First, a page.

To finance the cash portion of this transaction, the company added debt of $380 million, raised $300 million in a private placement under which it issued an additional 28.9 million Class A common shares, and spent $154 million of balance sheet cash, leaving it with $71 million. Total debt now stands at $902 million, equating to leverage of 4.1x based on FY22E adj. EBITDA projections.
Street analysts are somewhat of a mixed bag on E2open, featuring two buy ratings and two hold ratings, with a relatively tepid median price target of $13.50. They expect the SaaS firm to turn profitable in FY23, earning $0.13 a share (adj.) on revenue of just over $590 million, representing top-line organic growth of 6% over the company’s pro forma FY22 projections.
In contrast to some of the Street analysts, the CEO and CFO of the company seem more bullish on the company's prospects. Combined, they purchased just under $1.5 million of company stock from October 18th to October 21st.
Based on its presentation, management is committed to 10+% long-term top-line growth and has unveiled initiatives to accomplish those ends. Its best opportunity to succeed is from exploiting the whitespace within its own customer base, as its 94% gross and 106% net retention rates are indicative of its strong relationships. However, they also epitomize an industry-wide dynamic of entrenched relationships, meaning ‘stealing’ enterprise customers from its competition – even with its comprehensive platform – may prove challenging.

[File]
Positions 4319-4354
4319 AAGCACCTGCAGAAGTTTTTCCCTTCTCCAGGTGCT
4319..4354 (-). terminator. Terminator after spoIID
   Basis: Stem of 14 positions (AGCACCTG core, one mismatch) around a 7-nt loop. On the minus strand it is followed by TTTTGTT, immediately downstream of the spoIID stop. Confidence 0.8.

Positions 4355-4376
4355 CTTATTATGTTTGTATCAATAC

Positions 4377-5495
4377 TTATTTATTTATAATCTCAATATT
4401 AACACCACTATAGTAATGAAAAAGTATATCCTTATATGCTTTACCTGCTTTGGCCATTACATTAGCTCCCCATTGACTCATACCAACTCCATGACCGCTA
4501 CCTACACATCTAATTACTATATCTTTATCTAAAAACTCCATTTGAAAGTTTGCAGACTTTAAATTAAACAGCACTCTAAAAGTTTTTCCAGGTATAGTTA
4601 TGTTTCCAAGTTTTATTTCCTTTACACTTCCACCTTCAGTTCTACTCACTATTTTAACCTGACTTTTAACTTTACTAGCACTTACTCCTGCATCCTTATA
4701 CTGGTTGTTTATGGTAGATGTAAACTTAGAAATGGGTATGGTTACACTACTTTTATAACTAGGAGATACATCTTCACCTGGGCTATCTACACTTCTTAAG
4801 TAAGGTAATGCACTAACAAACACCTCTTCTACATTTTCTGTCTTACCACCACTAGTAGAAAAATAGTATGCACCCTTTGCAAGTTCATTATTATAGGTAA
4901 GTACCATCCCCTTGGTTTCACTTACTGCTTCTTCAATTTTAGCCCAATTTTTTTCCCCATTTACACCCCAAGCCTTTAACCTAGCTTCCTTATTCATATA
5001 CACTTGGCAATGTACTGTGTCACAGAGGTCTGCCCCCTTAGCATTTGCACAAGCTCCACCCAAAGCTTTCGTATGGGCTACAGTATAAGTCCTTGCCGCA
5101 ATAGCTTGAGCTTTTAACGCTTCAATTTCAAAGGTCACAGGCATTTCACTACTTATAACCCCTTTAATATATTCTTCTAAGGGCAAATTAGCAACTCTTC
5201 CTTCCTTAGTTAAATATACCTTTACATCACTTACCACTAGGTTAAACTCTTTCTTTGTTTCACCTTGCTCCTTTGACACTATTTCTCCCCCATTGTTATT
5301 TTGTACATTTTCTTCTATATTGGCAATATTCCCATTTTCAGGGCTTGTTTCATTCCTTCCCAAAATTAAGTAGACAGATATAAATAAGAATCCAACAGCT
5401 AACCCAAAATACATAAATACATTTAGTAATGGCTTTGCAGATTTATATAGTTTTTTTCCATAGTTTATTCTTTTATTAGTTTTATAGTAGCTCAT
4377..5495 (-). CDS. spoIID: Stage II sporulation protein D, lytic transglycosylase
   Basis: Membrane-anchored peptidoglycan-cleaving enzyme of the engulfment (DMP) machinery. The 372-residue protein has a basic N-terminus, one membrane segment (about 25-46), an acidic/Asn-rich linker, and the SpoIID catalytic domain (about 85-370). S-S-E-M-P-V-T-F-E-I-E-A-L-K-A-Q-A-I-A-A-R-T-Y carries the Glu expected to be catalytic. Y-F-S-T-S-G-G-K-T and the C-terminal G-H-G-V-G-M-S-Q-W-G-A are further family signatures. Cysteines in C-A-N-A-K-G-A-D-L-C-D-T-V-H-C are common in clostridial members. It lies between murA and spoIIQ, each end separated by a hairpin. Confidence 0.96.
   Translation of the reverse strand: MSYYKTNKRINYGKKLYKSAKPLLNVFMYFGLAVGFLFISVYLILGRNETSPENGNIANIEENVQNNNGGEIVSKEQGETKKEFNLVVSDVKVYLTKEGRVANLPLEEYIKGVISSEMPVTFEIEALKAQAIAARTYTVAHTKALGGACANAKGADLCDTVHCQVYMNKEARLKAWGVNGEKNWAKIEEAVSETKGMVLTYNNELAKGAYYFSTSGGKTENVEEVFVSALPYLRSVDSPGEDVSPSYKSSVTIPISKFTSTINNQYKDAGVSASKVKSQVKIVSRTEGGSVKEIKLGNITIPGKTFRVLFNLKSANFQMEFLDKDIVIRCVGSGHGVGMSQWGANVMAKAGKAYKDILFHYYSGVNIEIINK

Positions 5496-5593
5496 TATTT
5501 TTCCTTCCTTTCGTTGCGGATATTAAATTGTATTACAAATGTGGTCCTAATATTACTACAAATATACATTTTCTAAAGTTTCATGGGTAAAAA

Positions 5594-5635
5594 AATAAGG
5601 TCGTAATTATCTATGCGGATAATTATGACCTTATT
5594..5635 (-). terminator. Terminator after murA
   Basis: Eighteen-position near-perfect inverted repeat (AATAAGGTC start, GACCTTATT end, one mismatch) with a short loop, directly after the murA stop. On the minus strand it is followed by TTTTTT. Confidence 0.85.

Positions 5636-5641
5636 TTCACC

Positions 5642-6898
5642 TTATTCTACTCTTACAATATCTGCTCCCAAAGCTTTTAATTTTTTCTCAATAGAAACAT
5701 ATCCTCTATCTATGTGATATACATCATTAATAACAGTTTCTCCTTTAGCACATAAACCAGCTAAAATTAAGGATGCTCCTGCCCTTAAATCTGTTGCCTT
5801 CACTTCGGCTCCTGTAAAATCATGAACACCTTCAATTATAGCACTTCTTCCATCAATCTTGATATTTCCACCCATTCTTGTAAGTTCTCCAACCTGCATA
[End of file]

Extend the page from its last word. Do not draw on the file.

One investment thesis is to say E2open is ‘cheap’ relative to its peers – and on some metrics, this is true. On a price-to-CY (calendar) 2022 sales basis, competitors who don’t provide the same bandwidth of offerings such as Kinaxis, Manhattan Associates, Descartes (DSGX), and SPS Commerce are trading at ~15.0x to ~17.5x while E2open trades at approximately seven times FY23E sales. [Please note that FY23 estimates are employed for E2open and Descartes as they are closest to calendar 2022.] And on other metrics, such as EV/CY21E sales and EV/CY21E EBITDA multiples, E2open is clearly the cheapest.
However, on an earnings basis, E2open is comparable, trading at 90x FY23 while competitors trade near 80x CY22 estimated earnings. Furthermore, E2open has high leverage at 4.1x and is a newly public company. It is trading at valuations near what it just paid for BluJay. Net net, it can be argued that E2open will catch up to its competition. But it can be also argued that the valuations bestowed on its competitors are nosebleed given the company’s forecasted TAM CAGR of 12+% through 2024 and its own projected top-line growth of 10+%. One would normally expect revenue growth of 30-50% for ~15.0x to ~17.5x price-to-next year’s sales valuations.
The bet here is that E2open does make up some ground relative to its competition, but that will be accomplished more from the competition’s valuations collapsing back towards E2open’s and less from E2open’s metrics expanding. Therefore, we are passing on any investment recommendation on this name for the time being.
"Amateurs obsessed over strategy, and professionals obsessed over logistics.” - R.F. Kuang, The Burning God
Bret Jensen is the Founder of and authors articles for the Biotech Forum, Busted IPO Forum, and Insiders Forum